They hoped this tournament would end with the biggest party the country has ever seen. Instead, it ended with a second successive embarrassment. One held right in their front room.
The scoreline was nowhere near as bad this time, although the performance was arguably in the same ballpark of downright awful.
On Saturday, Brazil lost 3-0 to the Netherlands in the World Cup's third-place play-off, with one getting the sense that only Louis van Gaal's decision to rein his side in during the second half prevented the scoreline from being a bit nearer the 7-1 demolition Germany handed out to the Selecao in the semi-finals.
The Dutch actually started at an even faster pace than the Germans, taking the lead after just three minutes through Robin van Persie's emphatic penalty.
Brazil should have been down to 10 men, too—Thiago Silva's foul obviously preventing a clear goalscoring opportunity—although the referee bizarrely brandished only a yellow. In fairness, it should have been a free-kick not a penalty, but that is the question to bring up with the official himself.
The lead was double 15 minutes later, through another inexplicable piece of defending. David Luiz, who, let us not forget, was transferred for £50 million at the start of the summer, made the ridiculous decision to head Jonathan de Guzman's cross back into the middle of the penalty area, where Daley Blind was waiting (unmarked) to fire it home.
For Brazil coach Luiz Felipe Scolari, who was due to meet Brazilian FA officials later in the evening about his future employment, this was another brutally disorganised display.
There was little credit to be taken from any part of this performance, with Oscar the lone man struggling against the sea of mediocrity around him.
When Georginio Wijnaldum beat Julio Cesar at his near post with 10 minutes remaining (seriously, has Cesar made even one save that was any harder than "routine" during this tournament?), the scoring was finished and so was the humiliation.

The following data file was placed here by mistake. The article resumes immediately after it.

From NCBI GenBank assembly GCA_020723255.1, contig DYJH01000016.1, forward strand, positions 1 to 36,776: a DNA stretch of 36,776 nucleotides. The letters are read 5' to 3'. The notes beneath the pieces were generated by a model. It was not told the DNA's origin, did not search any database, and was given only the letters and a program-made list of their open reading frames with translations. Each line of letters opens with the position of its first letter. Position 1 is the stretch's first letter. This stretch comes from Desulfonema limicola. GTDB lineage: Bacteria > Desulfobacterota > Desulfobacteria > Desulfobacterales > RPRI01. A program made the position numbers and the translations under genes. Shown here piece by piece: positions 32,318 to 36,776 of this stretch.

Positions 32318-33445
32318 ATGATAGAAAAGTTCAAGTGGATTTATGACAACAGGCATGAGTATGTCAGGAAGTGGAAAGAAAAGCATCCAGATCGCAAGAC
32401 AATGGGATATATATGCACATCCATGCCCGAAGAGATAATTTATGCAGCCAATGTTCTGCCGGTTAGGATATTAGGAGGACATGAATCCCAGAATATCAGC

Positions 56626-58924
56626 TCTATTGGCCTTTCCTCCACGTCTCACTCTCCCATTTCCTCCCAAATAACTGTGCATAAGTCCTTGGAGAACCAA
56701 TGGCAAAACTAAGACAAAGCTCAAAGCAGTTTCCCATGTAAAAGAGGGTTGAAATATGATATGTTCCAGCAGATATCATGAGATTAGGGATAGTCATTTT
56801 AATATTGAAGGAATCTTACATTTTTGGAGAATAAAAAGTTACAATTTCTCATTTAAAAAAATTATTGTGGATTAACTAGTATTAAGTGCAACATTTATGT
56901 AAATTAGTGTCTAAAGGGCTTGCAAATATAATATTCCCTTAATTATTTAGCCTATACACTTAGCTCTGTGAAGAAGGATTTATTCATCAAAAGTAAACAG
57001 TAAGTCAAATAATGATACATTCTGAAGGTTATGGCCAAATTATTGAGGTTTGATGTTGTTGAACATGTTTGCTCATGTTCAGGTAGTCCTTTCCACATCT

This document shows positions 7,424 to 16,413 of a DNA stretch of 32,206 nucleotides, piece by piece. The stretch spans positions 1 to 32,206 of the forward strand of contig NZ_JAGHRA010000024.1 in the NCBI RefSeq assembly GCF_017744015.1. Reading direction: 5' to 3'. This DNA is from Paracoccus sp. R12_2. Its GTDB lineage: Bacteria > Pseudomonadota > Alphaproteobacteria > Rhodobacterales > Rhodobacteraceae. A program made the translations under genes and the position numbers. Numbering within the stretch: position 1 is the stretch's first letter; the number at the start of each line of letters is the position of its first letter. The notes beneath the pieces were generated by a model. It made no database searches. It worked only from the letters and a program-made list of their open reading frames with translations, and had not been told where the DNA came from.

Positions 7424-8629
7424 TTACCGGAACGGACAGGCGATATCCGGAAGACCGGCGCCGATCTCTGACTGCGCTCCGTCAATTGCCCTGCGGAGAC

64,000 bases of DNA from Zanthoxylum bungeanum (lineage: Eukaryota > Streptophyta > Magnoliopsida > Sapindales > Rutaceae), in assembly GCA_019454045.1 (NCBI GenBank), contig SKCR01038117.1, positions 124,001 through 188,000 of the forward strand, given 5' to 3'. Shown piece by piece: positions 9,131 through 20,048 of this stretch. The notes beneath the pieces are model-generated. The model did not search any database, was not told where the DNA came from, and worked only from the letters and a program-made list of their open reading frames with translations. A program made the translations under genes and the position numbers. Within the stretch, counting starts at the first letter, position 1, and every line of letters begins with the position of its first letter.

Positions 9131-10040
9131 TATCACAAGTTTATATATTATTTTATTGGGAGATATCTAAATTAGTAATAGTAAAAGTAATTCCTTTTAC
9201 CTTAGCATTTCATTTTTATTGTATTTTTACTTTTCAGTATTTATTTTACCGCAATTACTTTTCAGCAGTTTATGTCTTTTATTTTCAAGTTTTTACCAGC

In principle the third-place play-off is something of a waste of time, but you would struggle to agree with that considering the differing moods of the two teams after the final whistle.
While Brazil trudged off embarrassed and humbled, the Dutch team collected their bronze medals with a sense of satisfaction, of a job well-done. Almost all of the first-team regulars have enhanced their reputation over the course of this tournament, along with their coach.
Van Gaal now heads for Manchester United, where hopes will be higher than ever that he is the man to restore the club to former glories. Scolari, meanwhile, may be out of a job before Sunday's World Cup final even starts—with his future employment prospects surely vastly reduced after two such abject performances.
It is a lot to come from a game that had little of real note riding on it. Twenty-three hours later (the final, for some reason, starts an hour earlier), there could not be more riding on the outcome.
After a great tournament, let's hope we get a final worthy of what came before it. Essentially, let's hope neither side plays like Brazil did in either of their final two games.
Results in brief—Day 31
Netherlands 3, Brazil 0
(Van Persie, Blind, Wijnaldum)
The Netherlands finish third (Brazil finish fourth).
1. Notes from Day 31